Location: Neptunian Trojans
Welcome to the cold and dark, where some of our people do exceptionally dangerous stuff. If you’re reading this, you’re either a proxy or some poor sucker who got too deep into the sorts of research sane people would never consider. That’s why Hotfire is in the Neptunian Trojans. We’re keeping it far enough away from anywhere else so that anything that gets loose will have a very hard time spreading to anyplace inhabited—or, in fact, to anyplace at all. However, we also want to make certain that it’s not so far out that someone can’t get here in a reasonable time. Of course, if something takes out the lab’s egocaster, help will take at least 10 weeks to arrive, so if you’re working there, don’t expect rescuers to show up in time to save you from some terrible fate.
Hotfire is for research that is intrinsically dangerous. The researchers currently have two primary areas of study: basilisk hacks and self-replicating nanotechnology. Each of these divisions is located in a separate, unconnected facility beneath Hotfire’s surface. Hotfire is a beehive hab roughly 200 kilometers in diameter, so there’s plenty of room.
===The Aegis Lab=== In the first division, researchers evaluate and test the few basilisk hacks transhumanity has managed to record. Some of this research demands that they observe carefully what the basilisk hack does. The individuals working on this project use their own edited forks as test subjects. They run these tests using a variety of morphs, forks, and inputs, observing the effects and comparing the results. Their goal is to identify the genetic and neural (or neuroprogramming) traits that make the subjects susceptible, as well as developing potential countermeasures.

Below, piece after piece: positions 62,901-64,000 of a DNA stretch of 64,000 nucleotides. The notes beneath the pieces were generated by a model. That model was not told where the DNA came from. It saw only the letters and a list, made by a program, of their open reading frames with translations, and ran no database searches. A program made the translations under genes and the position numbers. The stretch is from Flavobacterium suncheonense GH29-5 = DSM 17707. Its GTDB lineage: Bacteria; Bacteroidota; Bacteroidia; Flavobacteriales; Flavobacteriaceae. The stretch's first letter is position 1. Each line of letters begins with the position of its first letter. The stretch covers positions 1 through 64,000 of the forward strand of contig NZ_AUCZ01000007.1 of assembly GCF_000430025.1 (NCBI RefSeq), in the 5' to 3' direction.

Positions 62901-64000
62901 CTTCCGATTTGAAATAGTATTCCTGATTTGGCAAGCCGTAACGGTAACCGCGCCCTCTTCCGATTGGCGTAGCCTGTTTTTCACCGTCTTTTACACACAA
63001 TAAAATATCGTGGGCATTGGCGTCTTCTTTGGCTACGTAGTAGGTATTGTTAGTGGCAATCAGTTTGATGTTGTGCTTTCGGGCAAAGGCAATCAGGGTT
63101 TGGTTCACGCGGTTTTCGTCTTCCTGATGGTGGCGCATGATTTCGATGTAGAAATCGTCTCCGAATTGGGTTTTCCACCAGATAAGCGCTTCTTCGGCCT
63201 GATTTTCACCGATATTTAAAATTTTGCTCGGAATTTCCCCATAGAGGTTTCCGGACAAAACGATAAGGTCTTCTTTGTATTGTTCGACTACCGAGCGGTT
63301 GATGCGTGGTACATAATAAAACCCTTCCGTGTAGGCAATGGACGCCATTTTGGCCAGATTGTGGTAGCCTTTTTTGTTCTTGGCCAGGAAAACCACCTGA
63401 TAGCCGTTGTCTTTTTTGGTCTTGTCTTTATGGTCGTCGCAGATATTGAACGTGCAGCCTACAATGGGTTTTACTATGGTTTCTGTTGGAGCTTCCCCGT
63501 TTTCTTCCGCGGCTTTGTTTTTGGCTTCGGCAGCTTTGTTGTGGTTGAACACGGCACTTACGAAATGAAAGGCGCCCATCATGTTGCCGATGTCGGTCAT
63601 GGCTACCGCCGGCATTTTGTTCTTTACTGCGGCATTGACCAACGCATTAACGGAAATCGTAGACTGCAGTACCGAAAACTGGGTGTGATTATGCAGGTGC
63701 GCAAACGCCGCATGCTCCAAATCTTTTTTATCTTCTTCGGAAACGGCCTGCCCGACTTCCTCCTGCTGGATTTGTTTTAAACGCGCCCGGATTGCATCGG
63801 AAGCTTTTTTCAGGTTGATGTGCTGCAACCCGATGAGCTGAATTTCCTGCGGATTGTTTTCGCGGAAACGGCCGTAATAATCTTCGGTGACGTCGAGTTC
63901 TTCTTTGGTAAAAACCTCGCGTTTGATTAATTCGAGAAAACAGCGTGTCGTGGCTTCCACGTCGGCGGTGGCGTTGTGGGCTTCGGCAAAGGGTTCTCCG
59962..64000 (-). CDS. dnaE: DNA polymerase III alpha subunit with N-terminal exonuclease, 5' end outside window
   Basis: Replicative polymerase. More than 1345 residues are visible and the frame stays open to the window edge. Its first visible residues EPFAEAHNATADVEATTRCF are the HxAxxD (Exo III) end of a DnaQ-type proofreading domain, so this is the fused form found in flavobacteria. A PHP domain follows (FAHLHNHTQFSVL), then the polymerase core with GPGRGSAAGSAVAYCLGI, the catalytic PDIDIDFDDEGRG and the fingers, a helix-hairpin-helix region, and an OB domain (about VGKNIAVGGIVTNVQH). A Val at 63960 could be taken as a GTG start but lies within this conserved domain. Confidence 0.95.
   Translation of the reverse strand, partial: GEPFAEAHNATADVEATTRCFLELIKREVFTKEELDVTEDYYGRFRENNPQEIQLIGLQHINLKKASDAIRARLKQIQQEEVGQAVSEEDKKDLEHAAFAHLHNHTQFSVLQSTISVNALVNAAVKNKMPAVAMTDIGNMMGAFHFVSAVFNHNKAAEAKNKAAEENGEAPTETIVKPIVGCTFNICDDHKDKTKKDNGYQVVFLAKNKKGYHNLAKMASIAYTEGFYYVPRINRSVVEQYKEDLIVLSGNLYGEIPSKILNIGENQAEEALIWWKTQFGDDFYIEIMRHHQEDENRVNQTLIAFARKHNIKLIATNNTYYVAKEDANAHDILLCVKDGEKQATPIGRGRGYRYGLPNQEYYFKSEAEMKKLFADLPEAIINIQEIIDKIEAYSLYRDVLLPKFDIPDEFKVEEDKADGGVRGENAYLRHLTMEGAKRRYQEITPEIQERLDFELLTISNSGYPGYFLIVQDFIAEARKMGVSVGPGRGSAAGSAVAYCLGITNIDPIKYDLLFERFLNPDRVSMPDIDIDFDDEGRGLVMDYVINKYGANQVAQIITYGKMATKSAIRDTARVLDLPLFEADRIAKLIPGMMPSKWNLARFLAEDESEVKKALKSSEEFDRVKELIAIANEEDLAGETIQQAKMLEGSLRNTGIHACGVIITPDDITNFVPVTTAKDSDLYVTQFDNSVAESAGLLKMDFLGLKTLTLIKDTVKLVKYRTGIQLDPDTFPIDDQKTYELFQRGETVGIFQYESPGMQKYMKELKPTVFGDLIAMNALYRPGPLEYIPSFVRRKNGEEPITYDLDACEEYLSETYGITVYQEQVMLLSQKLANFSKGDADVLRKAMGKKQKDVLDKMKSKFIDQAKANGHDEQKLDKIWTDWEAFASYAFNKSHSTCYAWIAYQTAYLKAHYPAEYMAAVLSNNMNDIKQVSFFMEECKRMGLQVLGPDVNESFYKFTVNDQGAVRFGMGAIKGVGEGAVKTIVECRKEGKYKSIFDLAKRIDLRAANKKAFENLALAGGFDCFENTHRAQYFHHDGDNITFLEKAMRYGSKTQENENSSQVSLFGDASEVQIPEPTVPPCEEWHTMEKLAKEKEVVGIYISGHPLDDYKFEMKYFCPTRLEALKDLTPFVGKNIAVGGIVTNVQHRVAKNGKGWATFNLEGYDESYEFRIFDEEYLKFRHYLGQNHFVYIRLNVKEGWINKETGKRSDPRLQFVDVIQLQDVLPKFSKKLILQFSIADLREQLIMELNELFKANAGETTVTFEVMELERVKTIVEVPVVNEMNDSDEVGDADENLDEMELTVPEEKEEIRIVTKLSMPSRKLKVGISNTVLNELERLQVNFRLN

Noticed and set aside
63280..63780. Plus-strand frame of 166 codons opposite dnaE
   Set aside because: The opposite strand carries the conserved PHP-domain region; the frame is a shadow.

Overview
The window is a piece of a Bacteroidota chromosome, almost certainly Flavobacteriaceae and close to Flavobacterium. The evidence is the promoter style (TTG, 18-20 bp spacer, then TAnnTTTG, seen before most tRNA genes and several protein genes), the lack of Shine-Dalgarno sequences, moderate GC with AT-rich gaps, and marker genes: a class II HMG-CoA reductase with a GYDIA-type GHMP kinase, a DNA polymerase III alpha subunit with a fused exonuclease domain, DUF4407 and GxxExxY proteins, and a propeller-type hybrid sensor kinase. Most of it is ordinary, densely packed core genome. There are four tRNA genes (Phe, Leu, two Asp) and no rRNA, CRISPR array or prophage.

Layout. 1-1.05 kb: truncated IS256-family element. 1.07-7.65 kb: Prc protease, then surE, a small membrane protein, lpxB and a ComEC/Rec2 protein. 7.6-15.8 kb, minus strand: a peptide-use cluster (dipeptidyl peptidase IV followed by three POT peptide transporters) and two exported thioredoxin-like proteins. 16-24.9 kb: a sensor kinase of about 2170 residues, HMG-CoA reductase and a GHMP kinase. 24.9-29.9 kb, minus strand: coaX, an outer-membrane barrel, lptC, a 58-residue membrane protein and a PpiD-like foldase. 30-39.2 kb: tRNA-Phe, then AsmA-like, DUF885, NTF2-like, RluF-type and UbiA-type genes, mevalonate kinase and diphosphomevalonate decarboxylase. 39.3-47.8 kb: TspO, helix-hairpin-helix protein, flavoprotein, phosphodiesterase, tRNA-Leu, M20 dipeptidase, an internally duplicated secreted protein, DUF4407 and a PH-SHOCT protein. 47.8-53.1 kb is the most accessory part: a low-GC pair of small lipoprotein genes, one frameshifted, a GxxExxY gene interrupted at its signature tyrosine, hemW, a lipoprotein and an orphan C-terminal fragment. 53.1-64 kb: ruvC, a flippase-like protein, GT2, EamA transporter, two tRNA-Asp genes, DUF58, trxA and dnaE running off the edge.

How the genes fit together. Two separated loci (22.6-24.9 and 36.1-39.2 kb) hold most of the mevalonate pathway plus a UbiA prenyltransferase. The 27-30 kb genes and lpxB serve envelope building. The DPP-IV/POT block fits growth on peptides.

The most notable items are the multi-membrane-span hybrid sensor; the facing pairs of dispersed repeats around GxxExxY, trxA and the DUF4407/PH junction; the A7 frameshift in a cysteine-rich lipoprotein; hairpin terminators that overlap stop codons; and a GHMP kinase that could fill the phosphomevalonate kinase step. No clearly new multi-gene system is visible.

Yes, exposing your own fork, even a heavily pruned one, to TITAN-created horror is pretty sickening to consider, but ethically speaking we could only accept volunteers. As long as everyone observes basic safety protocols, this is the safest avenue of research. However, it’s also the least productive. We only have a handful of such hacks. One shuts down cognition or perception for anywhere from a few minutes to several hours, another compels obedience if combined with a command, and the third crashes a mind in a way that only about 40% of targets ever recover from. The Aegis Lab crows have created sensory filters that can block each of these hacks, but these filters typically have no effect on new hacks. So far, all options for “immunizing” morphs against basilisk hacks have only proven effective against hacks that were deployed early during the Fall; current basilisks encountered in the field have upgraded capabilities.
To date, the Aegis Lab has suffered one serious breach. In this case, a test subject fork managed to fool the researchers into thinking the hack had no effect. We don’t know the full details, but the fork was somehow affected in a way that enabled it to fool all the cognitive tests. Then, it somehow convinced the researcher who created the fork to merge with it, against standard protocols. After that, the infection began to spread. Someone discovered what was going on and managed to trigger the lab’s failsafe measures before anyone or anything could escape. Everyone in that facility had to be restored from their most recent backup, and that entire section had to be rebuilt, but the rest of Hotfire was unaffected.